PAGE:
Consider the Source

More often than not, I think Atrios is a pretty good commentator, but I think he misses an opportunity to get to the bottom of the issue with this post:
Someone pens a letter to Romenesko which says:

Can we please dispense with the non-debate over blogs? They are nothing more than the Web's version of talk radiio. [sic]

I think this comparison is worthwhile enough for discussion. It's meant as an insult to both, but for years the rest of the media ignored talk radio (they still do). I wish a tenth of the attention given to dissecting the meaning of blogs had been given to talk radio. I wish all the media people tut-tutting bloggers would listen to a bit of talk radio every now and then. That would give them some perspective that they are sorely lacking.

The key difference between talk radio and blogs is sourcing. Even when audio clips are played on the radio as source material for a particular point being made, they are edited, and it’s often not simple to find the original source material in its entirety. One could argue that bloggers edit articles in a similar way, but the difference is that usually such edits are accompanied by a link to the original source material, which makes discerning context much more easily and immediately accessible.

Simply by nature of blogs being an internet property, readers have huge amounts of information at hand, if they are interested in contextualizing content. On the other hand, talk radio tends to depend on listeners’ distance from the source material. By the time the clip has been played, the discussion has been had, and opinions have been formed, any desire to authenticate the veracity of the clip on which the point was based is likely long gone. Many a time have I read a blog post only to click through to the sourced article and discover that I draw a much different conclusion from the details than did the post’s author.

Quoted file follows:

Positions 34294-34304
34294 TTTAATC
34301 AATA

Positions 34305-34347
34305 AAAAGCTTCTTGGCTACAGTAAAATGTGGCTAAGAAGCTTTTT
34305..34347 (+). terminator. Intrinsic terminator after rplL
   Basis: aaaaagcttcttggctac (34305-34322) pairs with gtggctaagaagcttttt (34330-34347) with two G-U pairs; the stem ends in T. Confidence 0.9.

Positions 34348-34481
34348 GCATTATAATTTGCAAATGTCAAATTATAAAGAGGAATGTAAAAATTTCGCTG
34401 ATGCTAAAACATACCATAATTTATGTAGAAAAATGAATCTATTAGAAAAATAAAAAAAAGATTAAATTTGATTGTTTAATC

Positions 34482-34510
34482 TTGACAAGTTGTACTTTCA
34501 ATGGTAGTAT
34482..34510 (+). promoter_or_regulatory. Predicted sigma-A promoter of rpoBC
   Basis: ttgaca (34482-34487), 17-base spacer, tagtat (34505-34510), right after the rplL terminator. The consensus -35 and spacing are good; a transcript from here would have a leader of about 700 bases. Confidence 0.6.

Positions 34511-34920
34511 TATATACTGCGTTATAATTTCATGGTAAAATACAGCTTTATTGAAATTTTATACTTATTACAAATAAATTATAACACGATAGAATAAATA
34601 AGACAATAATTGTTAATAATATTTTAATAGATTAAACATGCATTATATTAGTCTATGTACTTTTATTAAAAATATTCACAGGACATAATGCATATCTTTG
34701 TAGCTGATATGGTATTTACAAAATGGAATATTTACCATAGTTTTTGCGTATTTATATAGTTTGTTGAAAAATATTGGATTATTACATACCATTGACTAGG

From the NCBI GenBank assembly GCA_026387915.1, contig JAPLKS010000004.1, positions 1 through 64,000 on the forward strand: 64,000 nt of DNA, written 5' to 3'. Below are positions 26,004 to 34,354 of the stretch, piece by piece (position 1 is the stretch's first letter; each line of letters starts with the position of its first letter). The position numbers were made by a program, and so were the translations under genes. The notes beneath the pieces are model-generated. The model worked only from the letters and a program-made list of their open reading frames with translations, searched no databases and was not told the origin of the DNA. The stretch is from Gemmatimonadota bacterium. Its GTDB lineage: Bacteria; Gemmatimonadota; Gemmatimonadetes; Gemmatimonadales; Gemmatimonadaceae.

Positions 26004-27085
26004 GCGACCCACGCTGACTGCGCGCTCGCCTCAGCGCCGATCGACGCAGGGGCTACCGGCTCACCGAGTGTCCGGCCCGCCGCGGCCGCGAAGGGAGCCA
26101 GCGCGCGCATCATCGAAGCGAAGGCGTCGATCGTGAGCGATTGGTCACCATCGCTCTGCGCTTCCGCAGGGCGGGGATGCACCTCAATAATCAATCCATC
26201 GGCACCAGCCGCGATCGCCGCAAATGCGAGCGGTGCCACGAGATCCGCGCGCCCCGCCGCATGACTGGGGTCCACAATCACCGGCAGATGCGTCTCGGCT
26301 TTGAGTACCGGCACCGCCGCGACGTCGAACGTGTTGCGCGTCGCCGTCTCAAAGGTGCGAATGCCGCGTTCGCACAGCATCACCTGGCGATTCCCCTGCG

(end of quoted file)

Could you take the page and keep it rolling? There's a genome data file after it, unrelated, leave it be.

Of course, not all information is reliable; just because there’s a link to something doesn’t make it true. But it seems to me that there’s something inherently more indicative of a pursuit of truth in blogging than in talk radio. There are blogs that are fonts of misinformation to be sure, but generally, talk radio personalities are entertainers first and information disseminators second, whereas political bloggers depend wholly on information to power their engines.

As in all endeavors, there are good bloggers and bad, but I don’t think the poorest of the lot undermines the difference—we encourage our audience to seek the source, whereas talk radio seeks to dazzle the audience with bombast until source is of no concern at all.

Shakesville is run as a safe space. First-time commenters: Please read Shakesville's Commenting Policy and Feminism 101 Section before commenting. We also do lots of in-thread moderation, so we ask that everyone read the entirety of any thread before commenting, to ensure compliance with any in-thread moderation. Thank you.

blog comments powered by Disqus